We, like many in our communities, share in the heartbreak and anger over the murder of George Floyd, the spate of racist events and excessive force against protesters across the country, and the systemic racism that continues to exist in the United States. The murder of George Floyd has put the issue of systemic racism front and center on the world stage.
The weight of these recent tragedies falls especially heavy on us because we are in positions of leadership in cities, counties, and towns throughout the world. The local government management profession and ICMA were founded on a Code of Ethics and a Declaration of Ideals, which demand that we serve the best interests of all, achieve equity and social justice, and act with integrity so that we may earn the trust of all those we serve. Addressing systemic racism is our ethical obligation.
As leaders, we must work to achieve fundamental change to break the system of inequality and oppression that has tarnished nations for generations and now, more than ever, in America by our history of racism. This inequality has been brought into sharp relief by the disproportionate economic losses and deaths of African Americans and people of color in the pandemic and horrifyingly so in the unjust murders of Black men and women.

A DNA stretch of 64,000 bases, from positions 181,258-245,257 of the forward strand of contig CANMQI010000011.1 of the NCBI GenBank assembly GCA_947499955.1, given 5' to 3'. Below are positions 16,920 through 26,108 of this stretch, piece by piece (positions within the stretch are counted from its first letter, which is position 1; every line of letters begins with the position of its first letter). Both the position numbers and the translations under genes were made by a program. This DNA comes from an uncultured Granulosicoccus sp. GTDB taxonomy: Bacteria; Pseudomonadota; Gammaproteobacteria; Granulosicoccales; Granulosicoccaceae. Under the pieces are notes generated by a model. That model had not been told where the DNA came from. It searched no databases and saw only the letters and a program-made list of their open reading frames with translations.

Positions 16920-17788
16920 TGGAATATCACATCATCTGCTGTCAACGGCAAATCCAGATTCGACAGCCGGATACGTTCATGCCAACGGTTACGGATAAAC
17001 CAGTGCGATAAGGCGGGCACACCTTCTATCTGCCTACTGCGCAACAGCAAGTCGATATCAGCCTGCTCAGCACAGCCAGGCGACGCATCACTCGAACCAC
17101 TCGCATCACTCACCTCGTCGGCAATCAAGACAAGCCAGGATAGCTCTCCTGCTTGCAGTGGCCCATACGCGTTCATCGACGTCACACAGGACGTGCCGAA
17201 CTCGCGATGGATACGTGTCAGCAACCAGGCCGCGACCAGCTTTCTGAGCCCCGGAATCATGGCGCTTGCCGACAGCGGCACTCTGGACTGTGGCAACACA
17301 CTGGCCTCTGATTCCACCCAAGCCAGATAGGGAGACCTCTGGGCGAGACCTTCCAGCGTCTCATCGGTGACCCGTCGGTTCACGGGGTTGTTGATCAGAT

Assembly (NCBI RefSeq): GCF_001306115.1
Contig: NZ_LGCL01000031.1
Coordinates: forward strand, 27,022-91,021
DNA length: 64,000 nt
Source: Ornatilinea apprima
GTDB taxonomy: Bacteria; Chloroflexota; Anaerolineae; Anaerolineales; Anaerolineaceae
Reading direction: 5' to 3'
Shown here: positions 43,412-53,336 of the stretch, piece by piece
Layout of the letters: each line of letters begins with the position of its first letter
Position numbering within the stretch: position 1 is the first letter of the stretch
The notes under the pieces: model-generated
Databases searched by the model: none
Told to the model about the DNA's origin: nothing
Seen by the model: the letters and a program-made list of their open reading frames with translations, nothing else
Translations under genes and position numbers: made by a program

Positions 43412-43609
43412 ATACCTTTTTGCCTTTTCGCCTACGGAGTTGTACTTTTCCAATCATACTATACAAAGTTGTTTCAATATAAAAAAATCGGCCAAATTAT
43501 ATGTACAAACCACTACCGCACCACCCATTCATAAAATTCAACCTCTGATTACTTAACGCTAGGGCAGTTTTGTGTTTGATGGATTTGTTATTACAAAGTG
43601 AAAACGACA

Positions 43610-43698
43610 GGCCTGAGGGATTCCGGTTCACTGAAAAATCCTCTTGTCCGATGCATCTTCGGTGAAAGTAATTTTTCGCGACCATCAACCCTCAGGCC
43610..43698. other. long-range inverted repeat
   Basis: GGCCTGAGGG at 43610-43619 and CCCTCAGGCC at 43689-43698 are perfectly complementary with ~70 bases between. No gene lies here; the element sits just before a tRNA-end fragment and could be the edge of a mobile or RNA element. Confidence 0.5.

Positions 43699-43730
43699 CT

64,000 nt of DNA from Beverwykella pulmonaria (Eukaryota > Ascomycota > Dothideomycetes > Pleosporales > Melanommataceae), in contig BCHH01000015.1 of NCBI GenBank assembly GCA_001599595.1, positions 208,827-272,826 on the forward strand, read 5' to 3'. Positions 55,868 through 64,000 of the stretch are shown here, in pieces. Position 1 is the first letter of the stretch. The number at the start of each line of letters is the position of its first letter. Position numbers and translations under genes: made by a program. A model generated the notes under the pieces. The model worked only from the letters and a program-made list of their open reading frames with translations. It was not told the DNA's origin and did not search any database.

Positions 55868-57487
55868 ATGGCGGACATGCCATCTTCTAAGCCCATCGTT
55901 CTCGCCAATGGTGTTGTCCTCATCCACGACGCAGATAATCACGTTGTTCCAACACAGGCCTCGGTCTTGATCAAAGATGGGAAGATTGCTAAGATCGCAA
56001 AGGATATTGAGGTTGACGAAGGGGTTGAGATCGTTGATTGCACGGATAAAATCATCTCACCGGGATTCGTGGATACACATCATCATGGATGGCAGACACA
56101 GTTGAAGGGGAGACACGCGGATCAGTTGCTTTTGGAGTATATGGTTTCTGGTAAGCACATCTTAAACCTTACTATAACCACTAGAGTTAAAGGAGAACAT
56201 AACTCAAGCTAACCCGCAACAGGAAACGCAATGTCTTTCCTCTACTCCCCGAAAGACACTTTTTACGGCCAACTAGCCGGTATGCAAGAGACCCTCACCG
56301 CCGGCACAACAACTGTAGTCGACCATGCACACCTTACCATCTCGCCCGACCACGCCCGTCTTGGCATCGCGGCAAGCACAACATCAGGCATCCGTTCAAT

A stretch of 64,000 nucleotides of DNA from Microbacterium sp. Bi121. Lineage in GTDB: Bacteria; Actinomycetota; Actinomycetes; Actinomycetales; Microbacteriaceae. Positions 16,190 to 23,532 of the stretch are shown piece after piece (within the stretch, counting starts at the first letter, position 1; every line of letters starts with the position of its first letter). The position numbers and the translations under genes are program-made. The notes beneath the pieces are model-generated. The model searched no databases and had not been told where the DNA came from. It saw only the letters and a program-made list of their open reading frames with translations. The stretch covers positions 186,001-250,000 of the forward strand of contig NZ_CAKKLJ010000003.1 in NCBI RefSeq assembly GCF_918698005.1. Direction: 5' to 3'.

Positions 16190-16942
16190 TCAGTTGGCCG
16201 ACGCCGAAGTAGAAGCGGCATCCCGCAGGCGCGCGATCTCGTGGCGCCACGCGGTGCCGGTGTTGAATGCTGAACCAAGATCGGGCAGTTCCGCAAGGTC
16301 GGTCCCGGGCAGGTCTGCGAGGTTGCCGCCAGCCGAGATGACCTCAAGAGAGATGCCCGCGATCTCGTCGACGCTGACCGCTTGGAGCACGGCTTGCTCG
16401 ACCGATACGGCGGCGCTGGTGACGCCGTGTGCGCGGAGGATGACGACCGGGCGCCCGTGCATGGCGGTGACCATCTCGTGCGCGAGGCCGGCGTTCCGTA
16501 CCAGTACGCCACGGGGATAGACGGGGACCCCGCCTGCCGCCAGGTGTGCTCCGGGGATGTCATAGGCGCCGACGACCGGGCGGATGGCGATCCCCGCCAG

We must stand in solidarity with the Black community, with those who protest in peace, and with those taking a stand for change. We must see racism as a public health crisis and a stain upon our humanity.
“The fierce urgency of now,” as Dr. Martin Luther King Jr. stated, is long overdue.
We are the ones who can forge real change in our own communities. As our cities, towns, and counties rebuild from the pandemic, we can create a new foundation that replaces white supremacy and racism with an aggressive respect for human rights.
Systemic racism is far reaching in society and goes beyond policing. We are committed to be the agents of change within our organizations to lead to a new future. As part of that change, we recognize the immediate concern is policing. We affirm our commitment to support the professional officers and staff that serve our communities and will work with them to develop new ways to reflect ideals that value all people.
We are the ones who stand in the public square. As leaders in our own communities, it is up to each of us to make our voices heard, but more importantly, to listen, to learn, and to use our voices to amplify the voices of others.
Doing this successfully means that we will need to embrace new ideas, methods, and skills, and above all, the courage to step into roles that we may have been uncomfortable with in the past. As leaders and managers, we must recommit to the highest ideals of just and effective local government and commit to take these initial action steps.
Great social changes often come from turmoil and we as local government leaders can lead that transformation. We can create the kinds of communities we envision, where everyone can flourish. And we begin now by acknowledging Black Lives Matter.
Editors Note: This post first appeared as an email to ICMA members on June 10.